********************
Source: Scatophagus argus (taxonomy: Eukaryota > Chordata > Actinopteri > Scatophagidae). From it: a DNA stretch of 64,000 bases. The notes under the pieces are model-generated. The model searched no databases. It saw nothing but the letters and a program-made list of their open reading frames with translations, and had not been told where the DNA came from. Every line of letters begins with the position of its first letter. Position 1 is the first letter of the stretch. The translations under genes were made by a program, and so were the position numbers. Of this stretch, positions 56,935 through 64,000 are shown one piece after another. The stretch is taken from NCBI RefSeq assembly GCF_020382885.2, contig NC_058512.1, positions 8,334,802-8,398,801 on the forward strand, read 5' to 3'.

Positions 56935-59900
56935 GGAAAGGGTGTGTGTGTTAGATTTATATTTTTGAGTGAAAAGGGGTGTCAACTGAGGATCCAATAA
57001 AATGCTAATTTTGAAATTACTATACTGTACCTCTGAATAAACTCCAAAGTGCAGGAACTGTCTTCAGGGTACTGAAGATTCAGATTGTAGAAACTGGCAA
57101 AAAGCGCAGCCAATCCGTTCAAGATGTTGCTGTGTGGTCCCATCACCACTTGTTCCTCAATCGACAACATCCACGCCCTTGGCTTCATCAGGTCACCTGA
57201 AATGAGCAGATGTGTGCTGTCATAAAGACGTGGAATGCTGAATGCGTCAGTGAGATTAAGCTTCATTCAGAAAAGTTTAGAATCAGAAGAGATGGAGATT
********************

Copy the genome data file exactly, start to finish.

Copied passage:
Source: Scatophagus argus (taxonomy: Eukaryota > Chordata > Actinopteri > Scatophagidae). From it: a DNA stretch of 64,000 bases. The notes under the pieces are model-generated. The model searched no databases. It saw nothing but the letters and a program-made list of their open reading frames with translations, and had not been told where the DNA came from. Every line of letters begins with the position of its first letter. Position 1 is the first letter of the stretch. The translations under genes were made by a program, and so were the position numbers. Of this stretch, positions 56,935 through 64,000 are shown one piece after another. The stretch is taken from NCBI RefSeq assembly GCF_020382885.2, contig NC_058512.1, positions 8,334,802-8,398,801 on the forward strand, read 5' to 3'.

Positions 56935-59900
56935 GGAAAGGGTGTGTGTGTTAGATTTATATTTTTGAGTGAAAAGGGGTGTCAACTGAGGATCCAATAA
57001 AATGCTAATTTTGAAATTACTATACTGTACCTCTGAATAAACTCCAAAGTGCAGGAACTGTCTTCAGGGTACTGAAGATTCAGATTGTAGAAACTGGCAA
57101 AAAGCGCAGCCAATCCGTTCAAGATGTTGCTGTGTGGTCCCATCACCACTTGTTCCTCAATCGACAACATCCACGCCCTTGGCTTCATCAGGTCACCTGA
57201 AATGAGCAGATGTGTGCTGTCATAAAGACGTGGAATGCTGAATGCGTCAGTGAGATTAAGCTTCATTCAGAAAAGTTTAGAATCAGAAGAGATGGAGATT